Our venues


Nurse Edith Cavell

8 October 2015 by Sam

memorial with statue of nurse and inscription

Memorial statue to Nurse Edith Cavell in London’s Trafalgar Square © Lee Karen Stow

Photographer Lee Karen Stow tells the story of one of the women featured in her exhibition Poppies: Women and War at the Museum of Liverpool:

“The exhibition Poppies: Women and War honours one of the bravest women in the history of the First World War who was executed one hundred years ago this coming October 12.

Edith Louisa Cavell was a British nurse. She is celebrated for saving the lives of soldiers from both sides without discrimination and in helping some 200 Allied soldiers escape from German-occupied Belgium. She was executed by German Army firing squad at dawn on October 12, 1915 aged 50.  Read more…

Glitz and glamour at the Lady Lever

8 October 2015 by Lisa

1930s sequinned dress.

Sequinned evening dress that belonged to Mrs Jane Moreton, the daughter of the Chief Officer on the Titanic, Henry Tingle Wilde.

Are you a fan of classic Hollywood movies from the 1930s? If so, you’ll love ‘Putting on the Glitz’, the new exhibition at the Lady Lever Art Gallery. There will be 20 outfits on display that wouldn’t look out of place in a film starring Bette Davis or Joan Crawford. Here’s Pauline Rushton, Curator of Costume and Textiles, to tell us about her favourite gown from the exhibition:  Read more…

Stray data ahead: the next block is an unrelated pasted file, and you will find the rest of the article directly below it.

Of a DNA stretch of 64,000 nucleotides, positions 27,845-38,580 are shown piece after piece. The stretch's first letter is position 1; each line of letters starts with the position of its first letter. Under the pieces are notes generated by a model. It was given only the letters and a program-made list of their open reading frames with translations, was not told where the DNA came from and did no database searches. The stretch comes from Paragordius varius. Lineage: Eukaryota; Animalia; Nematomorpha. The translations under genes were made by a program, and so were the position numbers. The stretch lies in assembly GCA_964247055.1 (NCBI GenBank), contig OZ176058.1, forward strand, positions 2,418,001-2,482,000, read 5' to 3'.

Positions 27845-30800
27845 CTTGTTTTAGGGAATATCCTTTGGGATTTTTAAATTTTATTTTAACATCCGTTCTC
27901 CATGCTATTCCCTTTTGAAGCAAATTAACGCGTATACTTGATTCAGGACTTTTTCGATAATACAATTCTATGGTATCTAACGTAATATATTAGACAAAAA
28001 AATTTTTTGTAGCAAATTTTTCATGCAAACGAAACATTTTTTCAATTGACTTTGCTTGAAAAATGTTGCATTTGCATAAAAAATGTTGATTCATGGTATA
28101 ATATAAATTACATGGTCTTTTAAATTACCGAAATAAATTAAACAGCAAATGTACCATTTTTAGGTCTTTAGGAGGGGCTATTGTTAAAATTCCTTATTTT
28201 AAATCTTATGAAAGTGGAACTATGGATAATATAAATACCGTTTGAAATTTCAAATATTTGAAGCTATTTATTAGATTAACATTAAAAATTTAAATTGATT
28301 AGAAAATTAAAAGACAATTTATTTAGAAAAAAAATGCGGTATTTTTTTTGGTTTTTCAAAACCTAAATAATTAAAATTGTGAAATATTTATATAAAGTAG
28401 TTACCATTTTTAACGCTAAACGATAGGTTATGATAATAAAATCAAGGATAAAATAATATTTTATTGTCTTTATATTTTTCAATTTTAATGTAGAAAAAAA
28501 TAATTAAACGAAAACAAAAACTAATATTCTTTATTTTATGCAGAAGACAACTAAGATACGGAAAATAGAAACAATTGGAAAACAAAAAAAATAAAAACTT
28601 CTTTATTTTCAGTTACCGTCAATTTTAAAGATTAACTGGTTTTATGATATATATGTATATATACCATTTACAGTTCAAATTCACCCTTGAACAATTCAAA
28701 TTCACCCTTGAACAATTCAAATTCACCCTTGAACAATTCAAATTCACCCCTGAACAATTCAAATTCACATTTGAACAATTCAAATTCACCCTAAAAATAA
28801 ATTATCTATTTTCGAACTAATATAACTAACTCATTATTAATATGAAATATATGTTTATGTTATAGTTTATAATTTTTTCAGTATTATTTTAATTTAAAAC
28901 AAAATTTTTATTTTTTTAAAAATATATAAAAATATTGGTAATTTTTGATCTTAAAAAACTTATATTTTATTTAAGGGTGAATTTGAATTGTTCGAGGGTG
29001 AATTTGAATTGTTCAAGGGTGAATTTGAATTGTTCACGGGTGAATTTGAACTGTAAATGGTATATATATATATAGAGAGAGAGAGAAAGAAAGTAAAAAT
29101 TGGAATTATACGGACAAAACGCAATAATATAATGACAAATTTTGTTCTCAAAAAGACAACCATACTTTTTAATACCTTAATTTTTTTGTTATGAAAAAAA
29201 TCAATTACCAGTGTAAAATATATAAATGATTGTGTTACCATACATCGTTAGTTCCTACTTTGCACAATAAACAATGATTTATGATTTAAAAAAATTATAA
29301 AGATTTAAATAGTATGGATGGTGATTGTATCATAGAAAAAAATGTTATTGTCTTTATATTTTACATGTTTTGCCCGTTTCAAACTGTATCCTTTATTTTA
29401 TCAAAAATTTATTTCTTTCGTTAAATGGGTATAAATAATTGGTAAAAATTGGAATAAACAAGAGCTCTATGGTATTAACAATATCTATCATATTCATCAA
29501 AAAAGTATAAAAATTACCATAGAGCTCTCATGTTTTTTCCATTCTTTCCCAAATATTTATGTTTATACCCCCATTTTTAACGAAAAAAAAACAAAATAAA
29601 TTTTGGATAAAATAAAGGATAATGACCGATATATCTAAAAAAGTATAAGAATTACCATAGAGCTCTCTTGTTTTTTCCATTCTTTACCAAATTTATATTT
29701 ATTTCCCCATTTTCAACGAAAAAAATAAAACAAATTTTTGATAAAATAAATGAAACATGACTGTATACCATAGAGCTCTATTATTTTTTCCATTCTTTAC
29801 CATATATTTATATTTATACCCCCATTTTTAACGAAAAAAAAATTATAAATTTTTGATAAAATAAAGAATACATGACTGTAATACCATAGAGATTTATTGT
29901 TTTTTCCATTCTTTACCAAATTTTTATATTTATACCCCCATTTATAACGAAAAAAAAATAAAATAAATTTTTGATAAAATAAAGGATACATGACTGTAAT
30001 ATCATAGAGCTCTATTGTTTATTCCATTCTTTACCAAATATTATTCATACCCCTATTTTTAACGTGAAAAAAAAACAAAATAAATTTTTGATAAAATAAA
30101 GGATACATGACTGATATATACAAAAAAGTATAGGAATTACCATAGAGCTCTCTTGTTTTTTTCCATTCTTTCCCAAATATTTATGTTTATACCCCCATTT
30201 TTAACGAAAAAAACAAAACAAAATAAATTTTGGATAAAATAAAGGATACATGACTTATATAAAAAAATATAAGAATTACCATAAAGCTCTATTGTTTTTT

The Lady Lever’s star objects: slavery medallion

7 October 2015 by Lisa

medallion-blogWhile the Lady Lever Art Gallery’s South End galleries are closed for redevelopment, we have chosen a selection of ‘star objects’ from these galleries that you can now see online. Here is our Senior Curator of Art Galleries, Alyson Pollard, to tell us about one of her favourites:  Read more…

Did you know Black boxers were banned from becoming British Champions until the 1940’s?

7 October 2015 by Sarah

Kid Tanner photoLiverpool journalist and author, Gary Shaw, writes for us ahead of his free talk at the International Slavery Museum on 10 October for Black History Month, on the rise and role of the colour bar in British boxing:

“Not a well-known aspect of sports history by academic, let alone popular historians, the rise and role of the colour bar in British boxing is a sorry tale of establishment resentment, colonial self-glorification and bureaucratic stubbornness that prevented a host of domestic fighters from competing for their own national titles as a professional due simply and sadly to the colour of their skin.

“Introduced almost in a fit of transatlantic pique by the semi-aristocratic owners and members of the National Sporting Club that ran British boxing at the time, the ban, informal at first but effective nevertheless, ran from 1911 until 1947, when pressure from papers, public and even Parliament forced the British Boxing Board of Control to repeal a clause they had embraced unquestionably on their formation as the governing body of the sport in 1929.

“For almost four decades, Britain was aligned with South Africa as the only countries in the world that prohibited black fighters from becoming national champions in their own country. The ban continued throughout the First and Second World Wars – the self-evident and tragic contradiction of the latter being one of the main reasons why calls for it to be repealed became so vociferous from 1944 onwards.

“My presentation touches on all these aspects, showing how wider social, economic and political arguments were used to highlight both the reasoning behind the ban’s introduction, and the rationale for its eventual abolition. In so doing, I will showcase a number of key individuals who, up until now, have rarely been referred to by historians of Black culture in Britain as well as the wider, and ever expanding, sports historian network”.